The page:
Telehealth emerges as a promising avenue for enhancing access and long-term retention in the treatment of opioid use disorder, as indicated by a recent study analyzing Medicaid data from Kentucky and Ohio in 2019-2020. Published in JAMA Network Open, the study emphasizes that commencing buprenorphine treatment for opioid use disorder through telehealth is linked with a greater likelihood of extended treatment compared to non-telehealth settings, contributing to a growing body of evidence supporting the positive impact of telemedicine in opioid use disorder treatment.
In Kentucky, individuals initiating buprenorphine treatment via telehealth displayed a 48% retention rate in treatment for a continuous 90 days, surpassing the 44% rate among those starting treatment in non-telehealth settings. Similarly, in Ohio, the 90-day retention rate was 32% for telehealth-initiated treatment, compared to 28% for non-telehealth treatment.
This research was part of the HEALing Communities Study, supported by the National Institute on Drug Abuse (NIDA) in collaboration with the Substance Abuse and Mental Health Services Administration (SAMHSA) through the National Institutes of Health’s Helping to End Addiction Long-term Initiative (NIH HEAL Initiative).
The study’s findings underscore the potential of telehealth to enhance access and continuity of treatment, affirming its safety and benefits for those seeking addiction care. Dr. Nora Volkow, Director of NIDA, stresses the imperative of extending this accessible mode of care to address the unprecedented challenges posed by the overdose crisis.
Until 2020, individuals with opioid use disorder were mandated to have in-person meetings with healthcare providers to initiate buprenorphine treatment. However, with the onset of the COVID-19 pandemic, the U.S. government introduced prescribing flexibilities that allowed remote prescription of buprenorphine via telehealth without in-person assessments. This change expanded payment for telehealth services and diversified the communication technologies permissible for clinical care in substance use disorder cases via telehealth.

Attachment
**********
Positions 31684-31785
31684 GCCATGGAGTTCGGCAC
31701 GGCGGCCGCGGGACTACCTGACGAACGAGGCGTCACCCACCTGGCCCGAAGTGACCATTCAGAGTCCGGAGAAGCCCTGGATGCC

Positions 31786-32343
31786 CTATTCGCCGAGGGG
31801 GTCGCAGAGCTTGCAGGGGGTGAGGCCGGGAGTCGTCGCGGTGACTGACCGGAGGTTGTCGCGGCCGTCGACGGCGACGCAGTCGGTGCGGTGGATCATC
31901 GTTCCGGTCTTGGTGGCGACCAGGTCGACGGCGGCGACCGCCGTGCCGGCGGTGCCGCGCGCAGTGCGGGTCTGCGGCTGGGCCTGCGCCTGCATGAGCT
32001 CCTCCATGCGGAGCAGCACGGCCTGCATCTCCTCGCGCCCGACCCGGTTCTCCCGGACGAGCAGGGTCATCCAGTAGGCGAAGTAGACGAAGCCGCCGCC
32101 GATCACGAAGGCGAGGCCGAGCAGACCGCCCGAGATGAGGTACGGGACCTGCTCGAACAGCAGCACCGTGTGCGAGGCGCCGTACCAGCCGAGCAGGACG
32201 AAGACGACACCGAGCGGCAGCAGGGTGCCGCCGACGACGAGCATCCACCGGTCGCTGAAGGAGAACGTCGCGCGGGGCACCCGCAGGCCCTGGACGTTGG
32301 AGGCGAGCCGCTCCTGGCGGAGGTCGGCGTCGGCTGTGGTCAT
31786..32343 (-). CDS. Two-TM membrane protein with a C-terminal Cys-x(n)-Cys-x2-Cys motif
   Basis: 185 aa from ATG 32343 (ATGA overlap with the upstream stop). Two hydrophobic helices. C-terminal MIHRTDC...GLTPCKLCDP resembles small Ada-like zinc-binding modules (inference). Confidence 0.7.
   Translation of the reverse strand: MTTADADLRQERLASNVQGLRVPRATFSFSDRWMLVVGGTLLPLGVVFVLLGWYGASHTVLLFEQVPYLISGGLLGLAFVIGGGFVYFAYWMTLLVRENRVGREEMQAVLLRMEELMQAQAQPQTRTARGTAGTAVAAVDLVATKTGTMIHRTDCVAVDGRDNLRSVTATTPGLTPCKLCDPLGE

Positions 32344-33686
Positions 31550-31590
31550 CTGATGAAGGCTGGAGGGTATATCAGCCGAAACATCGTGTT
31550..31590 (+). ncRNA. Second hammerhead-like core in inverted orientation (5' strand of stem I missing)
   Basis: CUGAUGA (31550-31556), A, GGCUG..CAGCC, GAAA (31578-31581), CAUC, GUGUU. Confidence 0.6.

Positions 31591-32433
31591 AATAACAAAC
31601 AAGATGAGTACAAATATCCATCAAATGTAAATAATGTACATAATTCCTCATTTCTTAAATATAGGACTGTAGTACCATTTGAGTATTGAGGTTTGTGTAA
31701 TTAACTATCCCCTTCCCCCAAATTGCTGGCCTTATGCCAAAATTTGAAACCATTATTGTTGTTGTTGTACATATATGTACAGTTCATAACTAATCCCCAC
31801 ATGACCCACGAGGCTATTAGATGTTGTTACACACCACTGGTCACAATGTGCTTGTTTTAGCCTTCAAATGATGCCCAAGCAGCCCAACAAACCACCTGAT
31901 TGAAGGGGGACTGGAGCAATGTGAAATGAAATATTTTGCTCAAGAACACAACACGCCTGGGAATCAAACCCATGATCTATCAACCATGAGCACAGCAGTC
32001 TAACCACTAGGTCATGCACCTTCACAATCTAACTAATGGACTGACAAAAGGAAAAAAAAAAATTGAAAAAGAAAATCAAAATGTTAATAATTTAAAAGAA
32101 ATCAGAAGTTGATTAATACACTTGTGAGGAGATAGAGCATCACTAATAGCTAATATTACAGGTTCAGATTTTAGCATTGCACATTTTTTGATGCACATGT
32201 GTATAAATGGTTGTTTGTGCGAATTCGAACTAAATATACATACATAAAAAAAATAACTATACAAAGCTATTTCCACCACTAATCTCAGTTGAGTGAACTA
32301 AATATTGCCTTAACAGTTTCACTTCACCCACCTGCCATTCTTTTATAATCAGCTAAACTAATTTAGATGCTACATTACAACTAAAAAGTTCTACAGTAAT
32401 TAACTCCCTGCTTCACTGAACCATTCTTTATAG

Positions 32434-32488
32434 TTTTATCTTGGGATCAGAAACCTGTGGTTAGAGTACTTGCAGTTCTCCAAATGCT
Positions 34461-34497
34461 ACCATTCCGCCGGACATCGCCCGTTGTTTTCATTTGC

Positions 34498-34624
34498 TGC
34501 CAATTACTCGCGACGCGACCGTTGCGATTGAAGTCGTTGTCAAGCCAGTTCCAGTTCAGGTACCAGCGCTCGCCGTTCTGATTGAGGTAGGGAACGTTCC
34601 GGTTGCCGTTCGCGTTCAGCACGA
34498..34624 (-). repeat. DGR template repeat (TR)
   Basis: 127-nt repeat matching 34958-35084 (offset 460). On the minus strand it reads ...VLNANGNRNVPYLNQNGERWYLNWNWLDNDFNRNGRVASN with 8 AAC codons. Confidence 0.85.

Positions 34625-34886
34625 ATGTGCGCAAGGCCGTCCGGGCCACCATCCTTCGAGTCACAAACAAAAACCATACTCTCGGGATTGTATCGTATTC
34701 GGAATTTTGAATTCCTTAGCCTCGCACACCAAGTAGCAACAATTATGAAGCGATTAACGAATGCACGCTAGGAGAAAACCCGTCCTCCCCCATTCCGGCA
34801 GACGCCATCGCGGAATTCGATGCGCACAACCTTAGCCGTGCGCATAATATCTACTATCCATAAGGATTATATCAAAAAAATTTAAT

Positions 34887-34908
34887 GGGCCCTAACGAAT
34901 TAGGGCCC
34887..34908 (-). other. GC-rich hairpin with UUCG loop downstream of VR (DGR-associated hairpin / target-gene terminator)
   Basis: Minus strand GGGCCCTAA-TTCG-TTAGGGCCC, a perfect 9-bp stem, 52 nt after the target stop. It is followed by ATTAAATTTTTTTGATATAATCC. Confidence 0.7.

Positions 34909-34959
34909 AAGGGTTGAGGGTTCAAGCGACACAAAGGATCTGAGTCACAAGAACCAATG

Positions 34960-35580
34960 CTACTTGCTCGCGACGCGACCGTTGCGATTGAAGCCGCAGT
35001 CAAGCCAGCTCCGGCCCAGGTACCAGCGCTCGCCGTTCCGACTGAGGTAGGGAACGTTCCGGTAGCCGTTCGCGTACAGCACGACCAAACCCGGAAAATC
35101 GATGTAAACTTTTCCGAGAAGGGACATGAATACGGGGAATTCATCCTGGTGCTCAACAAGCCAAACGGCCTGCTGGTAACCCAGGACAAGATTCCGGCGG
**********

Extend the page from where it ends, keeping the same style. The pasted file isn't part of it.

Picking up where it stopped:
To assess the impact of these policy changes, researchers from the University of Kentucky analyzed Medicaid data from November 2019 to December 2020. Nearly 92,000 individuals had a buprenorphine prescription in 2020, and around 43,000 began treatment that year. The study highlighted substantial increases in telemedicine provision of buprenorphine following the pandemic-induced telehealth flexibilities.
Examining a subset of individuals who started treatment in the latter part of 2020, the study revealed a higher likelihood of continuing treatment for 90 continuous days for those commencing buprenorphine treatment via telehealth in both Kentucky and Ohio.
Furthermore, the study showed no increased likelihood of nonfatal overdose associated with receiving buprenorphine treatment via telehealth, indicating that increased access to telemedicine for this treatment did not harm patients.
Dr. Miriam E. Delphin-Rittmon, the HHS Assistant Secretary for Mental Health and Substance Use, highlighted telehealth as a pivotal tool for expanding access to life-saving medication, stressing the critical role it plays in reducing overdose deaths and aiding recovery.
However, the study noted disparities in treatment access and retention among certain groups, such as non-Hispanic Black individuals, men, and those with a history of prior opioid-related overdoses, who were less likely to receive or continue treatment through telehealth over the 90-day period.
The authors emphasized the necessity for further research beyond the Medicaid populations of Kentucky and Ohio and beyond the year 2020 to better understand the broader impact of telehealth on patient outcomes. Dr. Lindsey Hammerslag, the lead author and assistant professor at the University of Kentucky, highlighted the need to address barriers hindering equitable access to telehealth treatment, emphasizing the importance of these findings in shaping future policies and interventions.